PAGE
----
PERSPECTIVES ON INNOVATION FROM AROUND THE SECTOR “For the most part electrical distribution was not very innovative for decades. Over the past few years innovation has accelerated at a rapid pace. Moving forward, distribution companies will have to understand that customers and businesses want more control and options on how they obtain and consume electricity. Innovation as with any other entrepreneurial enterprise is interesting because at times it is great to be the first to market but at other times it is best to let mistakes be made, the dust settle and then move forward with what has been learned. The value of the EDA is that we can partner and work together sharing knowledge, ideas, successes and mistakes.”
–C hris Litschko, CEO Lakeland Holding Ltd.
“The rules of engagement for employees continue to shift. Remote working approaches have been implemented but effective communication between teams remains a challenge. This situation makes asset management a key area of focus due to the required interaction between regulatory planners, field inspectors, engineering designers, and project teams. We needed a transition plan to empower the remote workforce across Oakville Hydro. And we accomplished this by embracing digitization and cross-platform integration to generate data-driven insights.”
“We will plan, design and build a grid to meet the future needs of the customers, businesses and communities of Ontario. These investments are increasingly important as we prepare for more severe storms and the effects of climate change. Whether it be through our distribution modernization program, our new distributed energy resource management system, our new approach to vegetation management or our battery energy storage system pilot, Hydro One is working to meet customer needs by building a more resilient and environmentally sustainable grid.”
–L yla Garzouzi Vice President of Distribution Hydro One
–J eff Mocha Vice President, Enterprise Innovation Oakville Hydro
“Councils and other EDA forums, and our partnership in the GridSmartCity Cooperative, are helping us to bridge the need for innovation and infrastructure renewal, while reaping the benefits of collaboration and cost efficiencies. By sharing resources, insights and systems we are not only able to engage in more encompassing and innovative pilot projects, it’s enabling us to run smarter companies. It’s allowed Burlington Hydro to remain autonomous, yet achieve the same large scale savings as merged entities. A great example is our collaboration with fellow LDC member Energy+ and corporate partner S&C Electric to model how distribution feeders will operate with distributed energy resources grouped at various points and spread out along the feeder.” –G erry Smallegange President and CEO Burlington Hydro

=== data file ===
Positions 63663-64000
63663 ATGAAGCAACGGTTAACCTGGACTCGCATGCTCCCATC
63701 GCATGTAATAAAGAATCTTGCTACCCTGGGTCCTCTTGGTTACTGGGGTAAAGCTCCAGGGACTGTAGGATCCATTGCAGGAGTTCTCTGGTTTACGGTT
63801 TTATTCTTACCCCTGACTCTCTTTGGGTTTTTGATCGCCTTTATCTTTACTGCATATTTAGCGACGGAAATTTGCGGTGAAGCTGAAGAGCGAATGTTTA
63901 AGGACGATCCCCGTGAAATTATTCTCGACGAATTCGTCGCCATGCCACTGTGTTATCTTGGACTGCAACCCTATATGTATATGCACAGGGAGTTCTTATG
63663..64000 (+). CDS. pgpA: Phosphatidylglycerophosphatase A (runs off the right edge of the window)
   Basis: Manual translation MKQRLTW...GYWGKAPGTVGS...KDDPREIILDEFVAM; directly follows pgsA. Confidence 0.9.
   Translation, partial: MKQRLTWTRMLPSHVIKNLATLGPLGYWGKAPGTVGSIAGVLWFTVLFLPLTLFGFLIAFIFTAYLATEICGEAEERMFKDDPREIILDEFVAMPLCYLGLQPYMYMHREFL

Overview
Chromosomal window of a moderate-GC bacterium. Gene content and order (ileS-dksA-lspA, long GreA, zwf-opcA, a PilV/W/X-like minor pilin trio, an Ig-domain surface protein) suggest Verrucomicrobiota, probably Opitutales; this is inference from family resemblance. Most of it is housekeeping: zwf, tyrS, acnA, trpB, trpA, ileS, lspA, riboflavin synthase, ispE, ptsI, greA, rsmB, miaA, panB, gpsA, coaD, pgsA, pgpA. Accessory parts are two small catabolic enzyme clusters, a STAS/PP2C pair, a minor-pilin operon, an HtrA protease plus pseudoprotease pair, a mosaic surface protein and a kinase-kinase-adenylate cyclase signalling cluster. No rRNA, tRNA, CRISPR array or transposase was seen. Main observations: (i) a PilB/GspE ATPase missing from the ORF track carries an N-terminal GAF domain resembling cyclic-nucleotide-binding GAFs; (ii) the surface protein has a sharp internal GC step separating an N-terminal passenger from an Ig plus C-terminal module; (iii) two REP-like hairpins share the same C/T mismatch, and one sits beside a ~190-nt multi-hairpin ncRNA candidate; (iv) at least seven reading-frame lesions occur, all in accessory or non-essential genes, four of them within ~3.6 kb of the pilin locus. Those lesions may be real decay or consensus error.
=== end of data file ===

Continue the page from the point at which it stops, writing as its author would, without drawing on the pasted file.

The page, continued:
“Innovation often begins with a casual conversation – with a customer, a co-worker, a supplier, a colleague, a student, a board member, a perfect stranger. ‘What if…’ ‘Why couldn’t we…’ ‘Have you ever tried…’ Sometimes, that’s as far as it goes, but in the right environment, with a supportive culture and inspired leadership, it moves beyond a conversation and into a serious discussion. As leaders, we need to allow these conversations to take place and see where they go, even if we think they are headed down a road we already explored five years ago and found it to be a dead end. Because that was five years ago, and a lot can change in five years.”
“Innovation takes patience and determination – because the process itself is messy, convoluted and anything but straightforward. It takes radical thinking, decisive action and strong governance that supports calculated risk-taking. The distribution sector’s DNA is built upon being risk averse, with reliability and safety at its core. This is not bad, but we need to evolve to accommodate fresh thinking. We need to be ready to get out of our comfort zone, to test and fail fast. We need to innovate with intention, in an open and creative environment that expands our scope beyond the bounds of the traditional utility business model.”
–J ac Vanderbaan, P.Eng., CPA, CMA Director of Engineering, London Hydro
“Utilities need a proactive approach that embraces, unlocks, and harnesses the endless advancements in technology. Utilities aren’t alone in this however; we need help from our partners. Flexibility and openness of the regulator is critical to ensure barriers are removed and new ideas and approaches are considered. Access to government funding is also important as the cost of new technology can be very prohibitive. Through collaboration among all players, and alignment of end goals, the customer wins. Utilities must take every opportunity to leverage technology now. If we don’t, our communities and customers will find alternate solutions to their energy needs, leaving utilities in the dark.”